by Luke Voogt
Sounding like Cat Stevens is more important than looking like him for tribute musician Ron Vincent, despite his uncanny resemblance to the music legend.
“People get the same emotional connection with my voice, which is the most important thing,” he said ahead of his upcoming Geelong show.
But Vincent agreed being a doppelganger for the folk superstar helped draw crowds for his show.
“I hope you’re not meaning I look like Cat Stevens now because I’d be looking a lot older than I am,” the 63-year-old said.
Vincent said his Maltese heritage contributed to him looking like Stevens, who was born to a Cypriot father and Swedish mother.
A carpenter by trade, he began growing out his beard in 2012 when he decided to start a tribute act.
“I just thought I’d grow it longer than a goatee – I hated shaving anyway,” he said.
But his dream to impersonate Stevens was a long time in the making, he revealed.
“It’s been something very special to my heart,” he said.
“I love all the songs. It’s a dream come true to play these sorts of sets.”
He first heard Stevens’ music while working as a labourer on a building site at age 15, in 1971, becoming an instant fan.
“It affected me so profoundly, what he could do live was amazing,” he said.
He first came up with the idea for a tribute show when Stevens converted to Islam after surviving a near-drowning off the coast of Malibu.
Vincent wanted to fill the void Stevens left when he abandoned his career for three decades after adopting the name Yusuf Islam in 1978.
“I just felt for those that bought the albums and couldn’t see him live,” he said.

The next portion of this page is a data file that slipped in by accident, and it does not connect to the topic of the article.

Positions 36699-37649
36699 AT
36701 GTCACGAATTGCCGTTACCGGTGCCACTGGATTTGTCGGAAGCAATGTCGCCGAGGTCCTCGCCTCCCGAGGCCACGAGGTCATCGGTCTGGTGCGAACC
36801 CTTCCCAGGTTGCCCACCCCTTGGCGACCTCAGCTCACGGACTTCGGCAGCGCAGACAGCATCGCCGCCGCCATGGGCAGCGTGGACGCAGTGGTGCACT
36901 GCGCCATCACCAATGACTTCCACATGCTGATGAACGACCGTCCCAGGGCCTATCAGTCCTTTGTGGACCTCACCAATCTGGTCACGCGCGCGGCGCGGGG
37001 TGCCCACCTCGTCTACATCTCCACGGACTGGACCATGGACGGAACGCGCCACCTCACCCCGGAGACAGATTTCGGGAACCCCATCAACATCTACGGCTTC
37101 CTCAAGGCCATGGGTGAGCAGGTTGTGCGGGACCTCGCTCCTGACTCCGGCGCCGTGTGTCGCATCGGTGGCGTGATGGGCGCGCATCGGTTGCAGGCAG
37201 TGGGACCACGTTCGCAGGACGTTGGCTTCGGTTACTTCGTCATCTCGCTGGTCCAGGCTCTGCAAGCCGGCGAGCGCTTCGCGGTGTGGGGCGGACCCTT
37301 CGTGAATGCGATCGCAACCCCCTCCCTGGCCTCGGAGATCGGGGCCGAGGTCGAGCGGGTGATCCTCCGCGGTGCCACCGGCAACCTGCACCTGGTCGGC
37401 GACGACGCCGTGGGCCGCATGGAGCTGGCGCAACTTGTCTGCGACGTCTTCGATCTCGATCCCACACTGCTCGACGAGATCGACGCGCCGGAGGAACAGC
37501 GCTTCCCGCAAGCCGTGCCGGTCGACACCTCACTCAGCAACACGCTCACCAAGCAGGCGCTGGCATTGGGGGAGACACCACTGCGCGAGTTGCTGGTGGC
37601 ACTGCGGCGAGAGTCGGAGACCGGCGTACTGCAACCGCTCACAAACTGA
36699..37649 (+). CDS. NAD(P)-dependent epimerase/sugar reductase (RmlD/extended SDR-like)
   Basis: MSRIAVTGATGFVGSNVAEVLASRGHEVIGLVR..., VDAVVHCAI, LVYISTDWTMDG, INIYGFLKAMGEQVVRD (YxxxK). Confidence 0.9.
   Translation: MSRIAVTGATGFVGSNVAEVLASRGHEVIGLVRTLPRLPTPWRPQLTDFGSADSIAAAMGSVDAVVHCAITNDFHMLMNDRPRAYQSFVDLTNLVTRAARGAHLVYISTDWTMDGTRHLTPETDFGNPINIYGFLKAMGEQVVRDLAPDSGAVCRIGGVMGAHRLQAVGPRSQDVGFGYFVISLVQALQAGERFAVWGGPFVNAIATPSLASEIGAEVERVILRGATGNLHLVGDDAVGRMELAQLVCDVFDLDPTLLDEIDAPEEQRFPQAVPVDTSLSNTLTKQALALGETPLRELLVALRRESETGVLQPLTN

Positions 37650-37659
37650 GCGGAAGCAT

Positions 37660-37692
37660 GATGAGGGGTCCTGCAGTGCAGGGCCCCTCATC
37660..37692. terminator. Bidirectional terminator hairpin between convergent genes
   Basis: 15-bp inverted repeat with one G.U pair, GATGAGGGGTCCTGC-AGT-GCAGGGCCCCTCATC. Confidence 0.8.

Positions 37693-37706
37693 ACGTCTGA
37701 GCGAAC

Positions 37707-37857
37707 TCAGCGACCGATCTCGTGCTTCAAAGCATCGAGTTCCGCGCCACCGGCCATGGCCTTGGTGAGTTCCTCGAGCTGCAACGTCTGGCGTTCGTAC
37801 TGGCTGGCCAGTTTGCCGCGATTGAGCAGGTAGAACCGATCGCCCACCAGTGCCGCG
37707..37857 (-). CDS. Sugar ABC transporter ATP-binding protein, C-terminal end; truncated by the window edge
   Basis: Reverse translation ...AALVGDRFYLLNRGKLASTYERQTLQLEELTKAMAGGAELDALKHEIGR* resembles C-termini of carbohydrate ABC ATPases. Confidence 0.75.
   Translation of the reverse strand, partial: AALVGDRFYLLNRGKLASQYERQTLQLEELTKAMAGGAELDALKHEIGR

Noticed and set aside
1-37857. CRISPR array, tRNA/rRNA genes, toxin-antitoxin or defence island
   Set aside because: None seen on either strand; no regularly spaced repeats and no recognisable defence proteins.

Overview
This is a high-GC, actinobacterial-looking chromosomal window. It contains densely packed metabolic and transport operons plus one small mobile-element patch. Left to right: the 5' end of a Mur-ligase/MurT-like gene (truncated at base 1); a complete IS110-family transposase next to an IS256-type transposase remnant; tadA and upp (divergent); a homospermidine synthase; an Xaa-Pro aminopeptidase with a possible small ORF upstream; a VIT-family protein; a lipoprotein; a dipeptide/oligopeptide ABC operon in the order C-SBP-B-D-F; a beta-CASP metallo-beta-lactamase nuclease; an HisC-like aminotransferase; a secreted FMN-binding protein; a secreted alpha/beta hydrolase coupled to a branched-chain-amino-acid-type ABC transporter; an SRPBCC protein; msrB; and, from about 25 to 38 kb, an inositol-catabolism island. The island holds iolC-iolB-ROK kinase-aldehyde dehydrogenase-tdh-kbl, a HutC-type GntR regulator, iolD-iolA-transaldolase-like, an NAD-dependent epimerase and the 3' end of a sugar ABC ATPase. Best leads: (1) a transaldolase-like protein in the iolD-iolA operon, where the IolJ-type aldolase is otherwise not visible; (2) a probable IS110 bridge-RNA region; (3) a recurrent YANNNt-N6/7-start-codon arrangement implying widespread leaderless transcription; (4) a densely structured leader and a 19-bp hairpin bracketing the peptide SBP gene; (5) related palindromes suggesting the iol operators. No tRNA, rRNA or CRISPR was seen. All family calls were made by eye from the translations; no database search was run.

“But my dad sort of talked me out of it when I was 24. He said, ‘no, be you’.”
By the time Vincent started his tribute act, Stevens had already made his long-anticipated return.
In an odd coincidence Vincent knows Stevens’ nephew Steven Georgiou (also Cat Stevens’ birth name), who managed him for a few years.
When Vincent went over Liverpool to do a tribute show, Georgiou introduced him to Stevens’ brother David Gordon.
“He’s very protective of his music,” he said.
“I didn’t want to turn up and for him to find out there’s just this random guy playing his stuff.”
But Gordon passed on some recordings to Stevens who was OK with the tribute act, Vincent said.
“David said, ‘we love what you do and want to help you out in some way’,” he said.
“Stevens knows I respect his music.”
Vincent will play all Stevens’ hits, like Wild World, Father and Son, Morning Has Broken, Moonshadow and Peace Train, when he comes to Geelong Arts Centre on 14 September.
“I just knew that this was my journey, to play his music,” he said, “it’s been phenomenal.”